German inflation surprisingly accelerates in June on recovery in oil prices, likely to slowdown in H2 2020
U.S. personal income rises sharply in April, but personal spending contracts
U.S. personal income rose sharply by 10.5 percent in April after contracting 2.2 percent in March. Market expectations were for a decline of 6.5 percent. The strength was because of the expanded unemployment insurance benefits and one-time checks from the Coronavirus Aid, Relief, and Economic Security Act, which showed up in government social benefits that rose a whopping 91 percent on the month. Unemployment insurance benefits rose 518 percent to USD 430 billion from USD 70 billion in March, while other government social benefits rose 491 percent to USD 3.1 trillion in April.
However, personal spending dropped 13.6 percent sequentially in April, as compared with market expectations of a fall of 12.6 percent. Spending in both goods and services recorded unprecedented declines, falling 16.5 percent for goods, and 12.2 percent for services. The contraction in goods spending was widespread with food and beverages expenditures, which rose in March, driving the decline. Meanwhile, softness in services was mainly seen in health care as well as food services and accommodation.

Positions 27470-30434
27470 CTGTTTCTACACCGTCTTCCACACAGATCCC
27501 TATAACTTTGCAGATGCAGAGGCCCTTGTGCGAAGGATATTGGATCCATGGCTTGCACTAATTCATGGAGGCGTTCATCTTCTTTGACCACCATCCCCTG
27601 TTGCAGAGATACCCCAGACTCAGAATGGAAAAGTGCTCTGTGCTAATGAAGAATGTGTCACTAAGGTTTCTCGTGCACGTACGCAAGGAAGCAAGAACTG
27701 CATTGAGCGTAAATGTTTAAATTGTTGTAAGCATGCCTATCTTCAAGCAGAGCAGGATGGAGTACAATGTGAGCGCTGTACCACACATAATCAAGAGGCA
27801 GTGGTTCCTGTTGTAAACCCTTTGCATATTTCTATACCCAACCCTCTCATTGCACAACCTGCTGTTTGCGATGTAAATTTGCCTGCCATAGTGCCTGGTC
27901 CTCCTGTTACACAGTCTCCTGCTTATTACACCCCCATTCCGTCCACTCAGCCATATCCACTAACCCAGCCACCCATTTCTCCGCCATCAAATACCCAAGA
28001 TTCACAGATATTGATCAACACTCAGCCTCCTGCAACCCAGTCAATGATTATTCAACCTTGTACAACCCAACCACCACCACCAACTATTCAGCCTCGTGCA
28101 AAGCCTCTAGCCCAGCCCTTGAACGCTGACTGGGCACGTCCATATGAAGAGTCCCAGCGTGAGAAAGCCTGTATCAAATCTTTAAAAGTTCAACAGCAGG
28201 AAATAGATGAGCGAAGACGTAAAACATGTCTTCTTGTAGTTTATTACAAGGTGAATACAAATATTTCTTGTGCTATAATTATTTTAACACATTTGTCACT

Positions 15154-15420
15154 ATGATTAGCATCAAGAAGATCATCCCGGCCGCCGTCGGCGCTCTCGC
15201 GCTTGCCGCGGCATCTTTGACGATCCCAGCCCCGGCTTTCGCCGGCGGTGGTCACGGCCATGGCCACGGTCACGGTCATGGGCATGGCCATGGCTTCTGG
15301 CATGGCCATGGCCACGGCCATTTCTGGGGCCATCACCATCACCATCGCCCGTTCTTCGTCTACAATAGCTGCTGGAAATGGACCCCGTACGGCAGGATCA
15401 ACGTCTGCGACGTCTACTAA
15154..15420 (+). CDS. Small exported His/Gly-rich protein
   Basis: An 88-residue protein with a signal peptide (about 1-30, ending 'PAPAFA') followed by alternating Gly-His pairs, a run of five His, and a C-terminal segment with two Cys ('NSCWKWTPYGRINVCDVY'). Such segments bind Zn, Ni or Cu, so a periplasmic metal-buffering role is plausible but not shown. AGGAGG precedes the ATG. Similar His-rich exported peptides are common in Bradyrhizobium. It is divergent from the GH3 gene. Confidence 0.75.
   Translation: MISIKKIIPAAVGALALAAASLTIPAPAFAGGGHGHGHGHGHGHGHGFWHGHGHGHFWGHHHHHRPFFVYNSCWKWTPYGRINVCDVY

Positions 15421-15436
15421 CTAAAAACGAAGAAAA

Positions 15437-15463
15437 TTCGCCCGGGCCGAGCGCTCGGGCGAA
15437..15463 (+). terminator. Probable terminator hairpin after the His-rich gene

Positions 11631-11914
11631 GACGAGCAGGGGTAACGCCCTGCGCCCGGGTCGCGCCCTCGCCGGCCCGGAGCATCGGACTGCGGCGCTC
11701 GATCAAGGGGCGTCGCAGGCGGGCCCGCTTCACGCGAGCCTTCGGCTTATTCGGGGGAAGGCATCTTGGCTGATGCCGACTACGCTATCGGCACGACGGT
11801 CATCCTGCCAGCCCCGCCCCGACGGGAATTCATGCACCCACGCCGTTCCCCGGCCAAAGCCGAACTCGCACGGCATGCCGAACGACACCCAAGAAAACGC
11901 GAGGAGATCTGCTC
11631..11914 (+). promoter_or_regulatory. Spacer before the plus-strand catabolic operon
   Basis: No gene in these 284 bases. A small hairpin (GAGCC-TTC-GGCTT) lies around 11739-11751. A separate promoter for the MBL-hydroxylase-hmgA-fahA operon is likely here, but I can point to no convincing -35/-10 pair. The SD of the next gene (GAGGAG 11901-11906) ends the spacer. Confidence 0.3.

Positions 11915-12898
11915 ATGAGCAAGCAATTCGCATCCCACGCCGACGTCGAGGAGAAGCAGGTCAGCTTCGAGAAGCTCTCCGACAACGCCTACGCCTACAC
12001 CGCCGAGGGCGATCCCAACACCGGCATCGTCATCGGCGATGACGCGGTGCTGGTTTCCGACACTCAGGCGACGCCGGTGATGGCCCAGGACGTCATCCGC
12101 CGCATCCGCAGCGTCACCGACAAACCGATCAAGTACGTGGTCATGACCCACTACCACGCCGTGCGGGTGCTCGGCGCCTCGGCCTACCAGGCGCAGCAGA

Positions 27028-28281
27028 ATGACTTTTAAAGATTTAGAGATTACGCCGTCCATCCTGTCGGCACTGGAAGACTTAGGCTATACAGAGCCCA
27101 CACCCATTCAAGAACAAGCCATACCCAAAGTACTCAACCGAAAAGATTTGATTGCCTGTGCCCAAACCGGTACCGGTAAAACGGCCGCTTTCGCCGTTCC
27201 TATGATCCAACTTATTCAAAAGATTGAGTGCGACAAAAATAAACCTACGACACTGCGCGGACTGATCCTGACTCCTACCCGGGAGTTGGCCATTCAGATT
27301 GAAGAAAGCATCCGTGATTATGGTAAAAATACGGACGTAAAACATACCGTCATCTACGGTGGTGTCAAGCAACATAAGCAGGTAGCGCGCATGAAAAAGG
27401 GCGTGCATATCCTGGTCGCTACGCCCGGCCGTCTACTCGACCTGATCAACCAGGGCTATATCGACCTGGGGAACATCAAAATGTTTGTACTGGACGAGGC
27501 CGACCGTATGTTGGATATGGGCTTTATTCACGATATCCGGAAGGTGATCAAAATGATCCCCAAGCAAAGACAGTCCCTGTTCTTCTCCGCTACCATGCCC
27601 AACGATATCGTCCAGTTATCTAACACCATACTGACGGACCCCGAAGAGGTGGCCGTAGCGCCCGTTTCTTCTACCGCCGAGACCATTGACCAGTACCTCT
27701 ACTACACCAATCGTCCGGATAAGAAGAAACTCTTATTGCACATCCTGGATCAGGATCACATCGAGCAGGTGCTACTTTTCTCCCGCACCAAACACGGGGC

The combination of falling spending and rising income pushed the personal saving rate to an unheard-of 33 percent last month, noted TD Economics.
Meanwhile, PCE prices also dropped in the month. The overall PCE deflator fell 0.5 percent in April, a rise from 0.2 percent fall in March. A significant contributor for the fall was oil prices. Energy goods and services prices fell 9.2 percent for the month, the fourth consecutive month of contraction. Unlike oil, food prices rose 2.4 percent in April, indicating stronger demand in recent months. The core PCE deflator also contracted in the month, falling 0.4 percent. Services prices dropped 0.3 percent on the month, while goods prices fell 0.8 percent.
“April is likely to be the worst hit month, but the pace of recovery is still highly uncertain. On the one hand, the rapid dispersion of income supports should support a rebound in spending – and indeed there is already evidence of this in high-frequency indicators and the earnings of major retailers. On the other hand, without a return to positive job growth or another injection of income, this is unlikely to be sustained. Households may once again face strains to their finances when unemployment benefits expire at the end of July”, added TD Economics.